Next-generation sequencing technologies have revolutionized the study of small RNAs (sRNAs) on a genome-wide scale. However, classical sRNA library preparation methods introduce serious bias, mainly during adapter ligation steps. Several types of sRNA including plant microRNAs (miRNA), piwi-interacting RNAs (piRNA) in insects, nematodes and mammals, and small interfering RNAs (siRNA) in insects and plants contain a 2′-O-methyl (2′-OMe) modification at their 3′ terminal nucleotide. This inhibits 3′ adapter ligation and makes library preparation particularly challenging. To reduce bias, the NEBNext kit (New England Biolabs) uses polyethylene glycol (PEG), the NEXTflex V2 kit (BIOO Scientific) uses both randomised adapters and PEG, and the novel SMARTer (Clontech) and CATS (Diagenode) kits avoid ligation altogether. Here researchers from the CNRS compared these methods with Illumina’s classical TruSeq protocol regarding the detection of normal and 2′ OMe RNAs. In addition, they modified the TruSeq and NEXTflex protocols to identify conditions that improve performance.
Among the five kits tested with their respective standard protocols, the SMARTer and CATS kits had the lowest levels of bias but also had a strong formation of side products, and as a result performed relatively poorly with biological samples; NEXTflex detected the largest numbers of different miRNAs. The use of a novel type of randomised adapters called MidRand-Like (MRL) adapters and PEG improved the detection of 2′ OMe RNAs both in the TruSeq as well as in the NEXTflex protocol.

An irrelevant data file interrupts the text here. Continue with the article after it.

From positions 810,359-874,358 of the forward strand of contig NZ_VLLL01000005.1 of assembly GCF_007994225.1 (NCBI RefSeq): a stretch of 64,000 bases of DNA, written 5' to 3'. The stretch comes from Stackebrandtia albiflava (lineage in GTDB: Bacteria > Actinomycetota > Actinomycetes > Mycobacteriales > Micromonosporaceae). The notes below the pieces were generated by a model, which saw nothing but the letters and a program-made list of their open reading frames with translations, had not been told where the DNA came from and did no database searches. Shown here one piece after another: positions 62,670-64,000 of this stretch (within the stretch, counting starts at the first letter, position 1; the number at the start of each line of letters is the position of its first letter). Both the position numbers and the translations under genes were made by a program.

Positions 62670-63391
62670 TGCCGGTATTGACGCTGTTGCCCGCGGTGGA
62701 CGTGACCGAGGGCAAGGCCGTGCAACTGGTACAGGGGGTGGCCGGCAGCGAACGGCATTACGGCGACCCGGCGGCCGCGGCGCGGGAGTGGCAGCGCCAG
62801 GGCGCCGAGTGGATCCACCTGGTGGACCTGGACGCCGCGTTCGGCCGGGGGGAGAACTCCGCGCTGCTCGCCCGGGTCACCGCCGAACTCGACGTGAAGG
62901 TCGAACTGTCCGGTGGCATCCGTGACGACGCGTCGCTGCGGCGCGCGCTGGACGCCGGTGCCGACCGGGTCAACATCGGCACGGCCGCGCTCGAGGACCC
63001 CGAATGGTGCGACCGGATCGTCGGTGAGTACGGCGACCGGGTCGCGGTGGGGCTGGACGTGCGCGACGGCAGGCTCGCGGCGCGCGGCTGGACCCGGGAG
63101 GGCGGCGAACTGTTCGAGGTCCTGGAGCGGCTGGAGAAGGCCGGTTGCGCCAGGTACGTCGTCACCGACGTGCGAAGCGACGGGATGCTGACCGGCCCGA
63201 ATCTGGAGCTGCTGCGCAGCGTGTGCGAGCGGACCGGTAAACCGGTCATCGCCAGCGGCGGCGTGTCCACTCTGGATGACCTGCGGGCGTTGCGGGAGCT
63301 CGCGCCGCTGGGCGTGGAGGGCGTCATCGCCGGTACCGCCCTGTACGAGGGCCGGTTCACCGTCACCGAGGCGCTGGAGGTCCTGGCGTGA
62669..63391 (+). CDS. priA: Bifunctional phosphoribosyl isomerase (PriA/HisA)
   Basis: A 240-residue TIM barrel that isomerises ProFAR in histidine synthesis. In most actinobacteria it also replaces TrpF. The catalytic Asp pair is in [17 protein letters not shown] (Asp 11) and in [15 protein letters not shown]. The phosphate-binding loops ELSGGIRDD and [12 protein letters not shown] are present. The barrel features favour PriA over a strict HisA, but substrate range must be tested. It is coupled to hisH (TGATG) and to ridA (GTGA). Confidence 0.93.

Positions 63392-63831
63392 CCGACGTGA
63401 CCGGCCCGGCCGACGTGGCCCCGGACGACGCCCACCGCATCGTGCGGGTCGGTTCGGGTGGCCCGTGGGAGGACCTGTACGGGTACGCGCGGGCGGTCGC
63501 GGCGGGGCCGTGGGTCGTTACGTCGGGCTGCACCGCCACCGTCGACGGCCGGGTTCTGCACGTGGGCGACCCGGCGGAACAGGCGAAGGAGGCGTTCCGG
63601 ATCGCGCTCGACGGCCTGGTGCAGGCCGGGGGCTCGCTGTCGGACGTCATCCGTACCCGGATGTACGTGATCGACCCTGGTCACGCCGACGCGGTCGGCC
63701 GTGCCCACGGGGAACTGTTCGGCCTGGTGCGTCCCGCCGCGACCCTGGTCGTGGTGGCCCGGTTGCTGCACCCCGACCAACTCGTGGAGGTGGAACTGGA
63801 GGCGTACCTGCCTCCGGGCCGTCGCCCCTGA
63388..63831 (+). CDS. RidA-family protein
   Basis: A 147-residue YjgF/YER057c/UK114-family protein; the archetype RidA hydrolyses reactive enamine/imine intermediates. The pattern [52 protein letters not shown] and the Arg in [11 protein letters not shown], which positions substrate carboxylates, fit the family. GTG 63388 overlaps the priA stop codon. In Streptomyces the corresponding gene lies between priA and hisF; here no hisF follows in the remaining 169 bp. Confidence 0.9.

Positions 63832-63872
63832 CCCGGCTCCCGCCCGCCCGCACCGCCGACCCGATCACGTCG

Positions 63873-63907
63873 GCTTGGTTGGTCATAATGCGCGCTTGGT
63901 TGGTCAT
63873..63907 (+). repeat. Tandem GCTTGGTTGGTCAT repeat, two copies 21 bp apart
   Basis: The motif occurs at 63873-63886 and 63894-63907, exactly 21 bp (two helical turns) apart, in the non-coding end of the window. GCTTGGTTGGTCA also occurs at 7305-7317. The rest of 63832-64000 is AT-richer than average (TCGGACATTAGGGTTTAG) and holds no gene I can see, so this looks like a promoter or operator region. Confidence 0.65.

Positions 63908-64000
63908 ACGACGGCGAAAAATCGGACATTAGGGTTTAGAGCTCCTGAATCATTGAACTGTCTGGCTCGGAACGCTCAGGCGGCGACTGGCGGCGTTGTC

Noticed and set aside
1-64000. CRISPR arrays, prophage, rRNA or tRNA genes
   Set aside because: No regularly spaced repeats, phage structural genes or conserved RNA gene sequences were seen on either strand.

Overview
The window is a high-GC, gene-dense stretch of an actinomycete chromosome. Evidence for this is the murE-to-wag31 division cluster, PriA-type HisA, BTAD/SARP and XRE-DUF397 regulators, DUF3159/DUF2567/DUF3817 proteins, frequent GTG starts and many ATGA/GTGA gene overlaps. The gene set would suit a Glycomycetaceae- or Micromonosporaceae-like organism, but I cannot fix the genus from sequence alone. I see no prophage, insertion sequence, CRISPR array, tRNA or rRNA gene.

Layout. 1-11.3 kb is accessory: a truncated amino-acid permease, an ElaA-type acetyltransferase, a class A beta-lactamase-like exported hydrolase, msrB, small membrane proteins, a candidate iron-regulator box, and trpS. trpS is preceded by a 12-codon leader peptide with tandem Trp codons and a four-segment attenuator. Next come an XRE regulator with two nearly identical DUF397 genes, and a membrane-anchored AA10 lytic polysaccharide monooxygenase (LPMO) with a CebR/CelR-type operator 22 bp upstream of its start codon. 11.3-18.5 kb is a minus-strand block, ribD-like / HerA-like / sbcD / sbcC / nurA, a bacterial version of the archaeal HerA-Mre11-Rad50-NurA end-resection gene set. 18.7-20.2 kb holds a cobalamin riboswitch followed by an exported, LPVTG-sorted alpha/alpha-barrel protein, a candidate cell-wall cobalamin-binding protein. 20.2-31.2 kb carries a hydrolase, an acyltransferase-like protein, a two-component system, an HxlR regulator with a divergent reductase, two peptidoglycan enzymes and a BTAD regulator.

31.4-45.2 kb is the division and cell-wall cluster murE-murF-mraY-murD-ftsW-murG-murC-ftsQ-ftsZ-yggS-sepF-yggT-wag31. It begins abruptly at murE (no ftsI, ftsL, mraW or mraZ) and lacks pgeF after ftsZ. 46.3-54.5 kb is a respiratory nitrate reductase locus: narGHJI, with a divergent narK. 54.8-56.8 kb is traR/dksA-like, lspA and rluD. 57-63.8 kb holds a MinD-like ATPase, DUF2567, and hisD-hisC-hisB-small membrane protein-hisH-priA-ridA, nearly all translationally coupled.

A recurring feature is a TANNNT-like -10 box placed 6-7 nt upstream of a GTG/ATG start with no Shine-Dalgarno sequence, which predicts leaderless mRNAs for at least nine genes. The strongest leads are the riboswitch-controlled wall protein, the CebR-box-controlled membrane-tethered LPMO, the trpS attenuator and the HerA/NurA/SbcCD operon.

a Sequence bias of the various protocols. The standard deviation of the proportion of reads corresponding to each of the unmodified RNAs 1–6 was taken as a measure of sequence bias. Shown are the data for each replica of the different protocols. We did not consider variation among the 2’ OMe RNAs here, as additional variability is introduced by 2’ OMe bias. The type of adapters used for the various protocols and the presence (“+”) or absence (“-”) of PEG and a purification step after 3’ adapter ligation is indicated. Also the presence or absence of overnight ligation at 16 °C is indicated, with “absence (-)” meaning standard ligation at 28 °C (TS protocols) or 22 °C (Nf protocols). b 2’ OMe bias of the various protocols. The ratios of the total numbers of reads for the unmodified RNAs (RNA1–6) and for the 2’ OMe RNAs (RNA-OMe1–6) were determined for each protocol and in each separate experiment. Shown are the mean values of at least two independent experiments and the standard deviations are indicated by error bars. c Percentage of the total numbers of reads corresponding to side products. The percentages of raw reads with inserts < 10 nt (considered adapter dimers and eliminated after trimming) are indicated in green. Blue bars represent inserts ≥10 nt, < 25 and ≠ 21 nt that did not correspond to RNA(OMe)1–6. Yellow bars represent inserts ≥25 nt that did not correspond to RNA(OMe)1–6. Shown are the mean values of at least two independent experiments and the standard deviations are indicated by error bars
While it is commonly accepted that biases in sRNA library preparation protocols are mainly due to adapter ligation steps, the ligation-free protocols were not the best performing methods. The modified versions of the TruSeq and NEXTflex protocols provide an improved tool for the study of 2′ OMe RNAs.